Washington (CNN) -- The September 11, 2001, attacks have led to an intelligence community so large and unwieldy that it's unmanageable and inefficient -- and no one knows how much it costs, according to a two-year investigation by the Washington Post.
Ahead of the publication, many in the intelligence community worried that the stories would disclose too much information about contractors and the classified tasks they handle.
The Post article that appeared in Monday's edition says its investigation uncovered "a Top Secret America hidden from public view and lacking in thorough oversight. After nine years of unprecedented spending and growth, the result is that the system put in place to keep the United States safe is so massive that its effectiveness is impossible to determine."
The Post investigation found that "33 building complexes for top-secret intelligence work are under construction or have been built since September 2001," or the equivalent of nearly three Pentagons.
"Some 1,271 government organizations and 1,931 private companies work on programs related to counterterrorism, homeland security and intelligence in about 10,000 locations across the United States," according to the Post, which added that an estimated 854,000 people hold top-secret security clearances.
"There has been so much growth since 9/11 that getting your arms around that -- not just for the DNI [director of national intelligence], but for any individual, for the director of the CIA, for the secretary of defense -- is a challenge," Defense Secretary Robert Gates told the Post last week.
"Look, we know the intelligence community grew significantly and quickly after 9/11," a senior administration official told CNN Monday. "Some of it was inefficient. But we are looking at those inefficiencies. And remember, we have prevented attacks."
Acting National Intelligence Director David Gompert issued a statement saying the Post's report "does not reflect the intelligence community we know."
"In recent years, we have reformed the (intelligence community) in ways that have improved the quality, quantity, regularity, and speed of our support to policymakers, warfighters, and homeland defenders, and we will continue our reform efforts," he said.
"We provide oversight, while also encouraging initiative. We work constantly to reduce inefficiencies and redundancies, while preserving a degree of intentional overlap among agencies to strengthen analysis, challenge conventional thinking, and eliminate single points of failure."
The Post said its investigation was "based on government documents and contracts, job descriptions, property records, corporate and social networking Web sites, additional records, and hundreds of interviews with intelligence, military and corporate officials and former officials," most of whom requested anonymity.
Although officials were concerned about the content of the newspaper articles ahead of publication, what troubled them the most was "interactive" component of the series, which they said lists the locations where the CIA, the National Security Agency and the other agencies that make up the intelligence community have facilities. Many of those sites are not publicly known, some officials said.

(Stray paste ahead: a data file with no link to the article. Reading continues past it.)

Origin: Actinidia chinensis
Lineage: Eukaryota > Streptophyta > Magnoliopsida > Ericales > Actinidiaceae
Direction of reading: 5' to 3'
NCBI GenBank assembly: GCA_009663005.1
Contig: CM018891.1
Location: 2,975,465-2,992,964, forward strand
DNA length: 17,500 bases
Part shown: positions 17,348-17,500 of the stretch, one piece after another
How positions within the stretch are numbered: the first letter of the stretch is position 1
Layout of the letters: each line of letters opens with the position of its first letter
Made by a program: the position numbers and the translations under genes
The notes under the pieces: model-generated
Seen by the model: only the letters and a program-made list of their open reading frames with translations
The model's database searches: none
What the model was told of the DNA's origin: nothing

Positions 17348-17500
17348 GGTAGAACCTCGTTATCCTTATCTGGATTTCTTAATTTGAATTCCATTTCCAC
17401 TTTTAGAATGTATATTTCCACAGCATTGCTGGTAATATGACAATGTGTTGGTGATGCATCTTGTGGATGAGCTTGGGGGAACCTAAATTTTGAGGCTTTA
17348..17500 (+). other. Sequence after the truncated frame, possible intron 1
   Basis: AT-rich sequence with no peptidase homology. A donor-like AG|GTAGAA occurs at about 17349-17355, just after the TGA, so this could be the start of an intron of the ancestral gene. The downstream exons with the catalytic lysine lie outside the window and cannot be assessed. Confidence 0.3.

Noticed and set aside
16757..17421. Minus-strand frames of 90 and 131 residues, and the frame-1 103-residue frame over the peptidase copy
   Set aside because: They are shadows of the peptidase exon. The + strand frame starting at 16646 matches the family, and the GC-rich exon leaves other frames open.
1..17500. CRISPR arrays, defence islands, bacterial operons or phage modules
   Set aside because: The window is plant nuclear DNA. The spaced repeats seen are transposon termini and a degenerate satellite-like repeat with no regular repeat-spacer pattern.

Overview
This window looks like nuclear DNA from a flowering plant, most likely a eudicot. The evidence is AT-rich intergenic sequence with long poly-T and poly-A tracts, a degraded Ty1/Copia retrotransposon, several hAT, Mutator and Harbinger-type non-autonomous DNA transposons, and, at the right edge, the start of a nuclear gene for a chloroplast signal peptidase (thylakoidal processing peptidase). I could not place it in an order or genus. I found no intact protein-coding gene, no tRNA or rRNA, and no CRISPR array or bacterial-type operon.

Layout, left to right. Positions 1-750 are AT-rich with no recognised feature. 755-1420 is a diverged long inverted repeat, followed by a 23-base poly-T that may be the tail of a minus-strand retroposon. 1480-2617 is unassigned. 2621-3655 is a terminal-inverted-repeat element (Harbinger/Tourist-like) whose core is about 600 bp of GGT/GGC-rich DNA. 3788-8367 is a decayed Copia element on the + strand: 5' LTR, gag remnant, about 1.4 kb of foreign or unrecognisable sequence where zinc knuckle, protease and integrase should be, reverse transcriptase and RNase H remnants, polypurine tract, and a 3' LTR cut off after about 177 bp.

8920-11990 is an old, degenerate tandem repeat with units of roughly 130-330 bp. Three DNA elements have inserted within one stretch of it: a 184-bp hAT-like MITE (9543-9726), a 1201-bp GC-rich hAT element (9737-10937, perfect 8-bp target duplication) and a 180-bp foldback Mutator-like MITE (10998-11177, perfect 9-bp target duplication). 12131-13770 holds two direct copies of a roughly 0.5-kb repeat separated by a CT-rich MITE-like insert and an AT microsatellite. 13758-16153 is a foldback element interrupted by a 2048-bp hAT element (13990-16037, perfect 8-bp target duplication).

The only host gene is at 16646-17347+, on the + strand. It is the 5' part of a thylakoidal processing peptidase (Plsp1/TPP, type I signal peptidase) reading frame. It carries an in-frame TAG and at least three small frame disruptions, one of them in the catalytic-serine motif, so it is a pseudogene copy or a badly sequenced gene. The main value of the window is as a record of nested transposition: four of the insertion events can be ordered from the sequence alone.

Officials worried about the security implications of such disclosures. As one person put it, "these are targeted places to begin with. ... Mapping it out presents counterterrorism and counterintelligence concerns."
The officials say there have been discussions with the Washington Post to make changes in the website. It was not immediately known what, if any, changes were made, but an interactive map available Monday morning showed more than 2,000 government work locations and nearly 7,000 for private contractors.
In two communications, officials asked the Post not to publish addresses, the senior administration official said Monday.
There has been talk in Washington for some time that the Post was working on an investigative series on the intelligence community. But it's only been in recent days that the deep concern of the intelligence officials has become more apparent.
The newspaper said it took steps to allay public safety concerns.
"Because of the nature of this project, we allowed government officials to see the Web site several months ago and asked them to tell us of any specific concerns. They offered none at that time," the Post said in a message posted on its website. "As the project evolved, we shared the Web site's revised capabilities. Again, we asked for specific concerns. One government body objected to certain data points on the site and explained why; we removed those items. Another agency objected that the entire Web site could pose a national security risk but declined to offer specific comments."
The message from the Mission Support Center of the director of national intelligence that was obtained by CNN told contractors, "Employees should be reminded that they must neither confirm nor deny information contained in this, or any, media publication."
It warned that foreign intelligence services, terrorist groups and "criminal elements" might want to use the information.
"Specifically, we recommend that companies affected by this publication and website assess and take steps to mitigate risk to their workforce, facility and mission," including "re-enforcement of security and counterintelligence protections and steps to enhance workforce awareness."
Similar messages from the military and other agencies also went out.
CNN's Pam Benson, Barbara Starr, Tom Cohen, Alan Silverleib and Ed Payne contributed to this report.